The Bride of Christ: a feminist reading
The image of the church, or the soul, as the Bride of Christ is a longstanding one in Christian theology, and can be seen as complementary to the image of the church as the Body of Christ. The traditional reading of this image, grounded as it is in a patriarchal understanding of marriage and an essentialist understanding of women and men, is problematic from the perspective of feminist theology. Some might argue that it should therefore be discarded, but I think that it is of ancient enough tradition and beautiful enough associations to be worth preserving and re-imagining.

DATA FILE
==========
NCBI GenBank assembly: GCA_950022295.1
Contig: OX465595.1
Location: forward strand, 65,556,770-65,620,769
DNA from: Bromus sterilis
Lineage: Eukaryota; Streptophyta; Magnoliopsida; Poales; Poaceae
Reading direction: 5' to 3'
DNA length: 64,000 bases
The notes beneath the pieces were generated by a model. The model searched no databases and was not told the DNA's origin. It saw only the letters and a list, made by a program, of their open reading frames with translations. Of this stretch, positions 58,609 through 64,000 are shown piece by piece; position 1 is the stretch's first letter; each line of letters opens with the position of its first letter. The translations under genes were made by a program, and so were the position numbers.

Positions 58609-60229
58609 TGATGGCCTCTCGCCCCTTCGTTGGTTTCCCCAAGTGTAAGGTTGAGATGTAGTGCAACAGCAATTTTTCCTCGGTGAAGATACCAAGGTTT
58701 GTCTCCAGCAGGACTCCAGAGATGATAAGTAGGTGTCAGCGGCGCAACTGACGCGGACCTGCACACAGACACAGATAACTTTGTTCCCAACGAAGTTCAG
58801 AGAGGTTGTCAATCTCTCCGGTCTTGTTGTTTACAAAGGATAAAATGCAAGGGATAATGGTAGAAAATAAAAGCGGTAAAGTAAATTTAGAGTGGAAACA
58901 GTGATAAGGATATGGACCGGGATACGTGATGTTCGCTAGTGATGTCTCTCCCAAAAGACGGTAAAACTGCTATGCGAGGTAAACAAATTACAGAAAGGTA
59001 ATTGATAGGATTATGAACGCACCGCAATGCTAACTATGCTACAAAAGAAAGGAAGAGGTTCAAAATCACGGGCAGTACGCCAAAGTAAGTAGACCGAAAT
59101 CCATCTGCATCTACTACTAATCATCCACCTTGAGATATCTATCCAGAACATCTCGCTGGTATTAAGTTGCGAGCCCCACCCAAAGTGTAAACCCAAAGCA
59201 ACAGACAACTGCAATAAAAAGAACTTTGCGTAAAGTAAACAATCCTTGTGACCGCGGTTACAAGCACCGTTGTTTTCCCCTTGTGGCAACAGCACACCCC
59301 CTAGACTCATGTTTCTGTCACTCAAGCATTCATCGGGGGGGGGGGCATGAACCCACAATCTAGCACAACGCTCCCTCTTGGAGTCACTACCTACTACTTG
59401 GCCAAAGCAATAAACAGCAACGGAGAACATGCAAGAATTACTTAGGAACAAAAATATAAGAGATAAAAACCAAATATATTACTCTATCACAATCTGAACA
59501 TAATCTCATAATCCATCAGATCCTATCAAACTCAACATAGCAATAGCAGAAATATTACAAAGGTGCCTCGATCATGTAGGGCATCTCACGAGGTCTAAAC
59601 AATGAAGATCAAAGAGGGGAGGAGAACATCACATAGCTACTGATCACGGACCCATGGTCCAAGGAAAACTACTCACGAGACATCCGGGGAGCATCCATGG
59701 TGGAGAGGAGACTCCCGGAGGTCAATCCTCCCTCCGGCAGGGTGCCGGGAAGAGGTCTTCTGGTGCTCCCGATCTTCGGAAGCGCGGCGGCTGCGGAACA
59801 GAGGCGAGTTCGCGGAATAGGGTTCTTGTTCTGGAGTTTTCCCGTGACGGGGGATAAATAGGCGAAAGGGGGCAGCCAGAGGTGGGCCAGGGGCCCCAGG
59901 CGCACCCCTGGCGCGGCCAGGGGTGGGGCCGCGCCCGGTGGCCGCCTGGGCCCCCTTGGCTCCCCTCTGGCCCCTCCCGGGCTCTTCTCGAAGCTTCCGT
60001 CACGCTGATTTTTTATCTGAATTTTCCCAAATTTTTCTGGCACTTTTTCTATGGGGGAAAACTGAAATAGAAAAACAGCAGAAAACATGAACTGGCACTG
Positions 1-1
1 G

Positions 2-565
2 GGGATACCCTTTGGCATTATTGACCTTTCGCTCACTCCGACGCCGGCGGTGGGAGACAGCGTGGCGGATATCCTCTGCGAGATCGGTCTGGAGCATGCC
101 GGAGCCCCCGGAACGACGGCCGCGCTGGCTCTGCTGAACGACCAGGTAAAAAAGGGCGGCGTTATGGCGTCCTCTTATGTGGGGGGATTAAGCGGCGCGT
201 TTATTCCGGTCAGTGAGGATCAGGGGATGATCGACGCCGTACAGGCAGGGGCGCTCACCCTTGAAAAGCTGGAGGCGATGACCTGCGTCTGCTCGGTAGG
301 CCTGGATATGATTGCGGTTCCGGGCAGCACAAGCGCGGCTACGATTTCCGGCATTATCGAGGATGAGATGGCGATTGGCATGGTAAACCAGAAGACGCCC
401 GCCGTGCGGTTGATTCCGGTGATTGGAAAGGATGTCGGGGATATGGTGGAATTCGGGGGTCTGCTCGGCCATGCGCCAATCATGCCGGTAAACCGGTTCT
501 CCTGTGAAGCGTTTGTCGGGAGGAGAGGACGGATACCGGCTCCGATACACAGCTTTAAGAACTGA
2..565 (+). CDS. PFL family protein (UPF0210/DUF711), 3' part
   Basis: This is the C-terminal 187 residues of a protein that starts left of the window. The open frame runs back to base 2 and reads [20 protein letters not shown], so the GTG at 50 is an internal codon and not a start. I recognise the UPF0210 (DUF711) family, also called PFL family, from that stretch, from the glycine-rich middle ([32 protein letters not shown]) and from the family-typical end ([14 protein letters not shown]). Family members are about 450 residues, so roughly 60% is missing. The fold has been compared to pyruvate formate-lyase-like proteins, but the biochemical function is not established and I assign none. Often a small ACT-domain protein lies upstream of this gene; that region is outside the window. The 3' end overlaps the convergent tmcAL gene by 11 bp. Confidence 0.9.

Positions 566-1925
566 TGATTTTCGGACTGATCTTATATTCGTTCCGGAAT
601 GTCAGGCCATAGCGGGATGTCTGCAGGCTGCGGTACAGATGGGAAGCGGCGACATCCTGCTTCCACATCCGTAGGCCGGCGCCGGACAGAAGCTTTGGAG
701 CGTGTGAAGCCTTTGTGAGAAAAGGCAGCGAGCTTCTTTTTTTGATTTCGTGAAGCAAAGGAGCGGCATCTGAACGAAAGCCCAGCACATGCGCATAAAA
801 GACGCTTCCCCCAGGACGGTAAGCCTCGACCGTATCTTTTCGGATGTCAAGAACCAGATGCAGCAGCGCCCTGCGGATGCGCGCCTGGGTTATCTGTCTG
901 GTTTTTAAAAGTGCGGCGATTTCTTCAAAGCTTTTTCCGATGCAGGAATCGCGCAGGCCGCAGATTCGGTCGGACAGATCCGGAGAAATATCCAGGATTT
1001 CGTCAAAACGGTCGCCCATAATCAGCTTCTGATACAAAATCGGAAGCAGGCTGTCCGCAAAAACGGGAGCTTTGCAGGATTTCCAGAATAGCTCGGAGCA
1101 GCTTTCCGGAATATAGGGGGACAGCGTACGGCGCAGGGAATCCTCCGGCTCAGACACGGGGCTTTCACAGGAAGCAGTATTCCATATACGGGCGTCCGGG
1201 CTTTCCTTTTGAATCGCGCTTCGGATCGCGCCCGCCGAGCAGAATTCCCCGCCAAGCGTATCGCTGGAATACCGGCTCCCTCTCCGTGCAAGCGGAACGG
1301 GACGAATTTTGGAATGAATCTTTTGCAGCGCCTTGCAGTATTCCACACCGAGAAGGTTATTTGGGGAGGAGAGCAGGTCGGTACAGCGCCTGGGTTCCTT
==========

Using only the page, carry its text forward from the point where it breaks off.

In an earlier discussion, Audrey suggested that “the mystical tradition . . . is the only valid lens through which to view this image.” But the primary grounding I have for this image is the liturgical lens: the triple plunging of the pillar Easter candle into the baptismal font, the utero ecclesiae (womb of the church), during Easter Vigil, the “night truly blessed… when heaven is wedded to earth, and we are reconciled with God.”
The church- indeed all creation- each of us- must assume a feminine stance in relation to the Holy Mystery- a total and absolute ‘fiat’.
I don’t find this a helpful reading of the symbol, if “feminine stance” is meant to imply receptivity and submission, which is how I usually see it read….
Read the rest over at Gaudete Theology.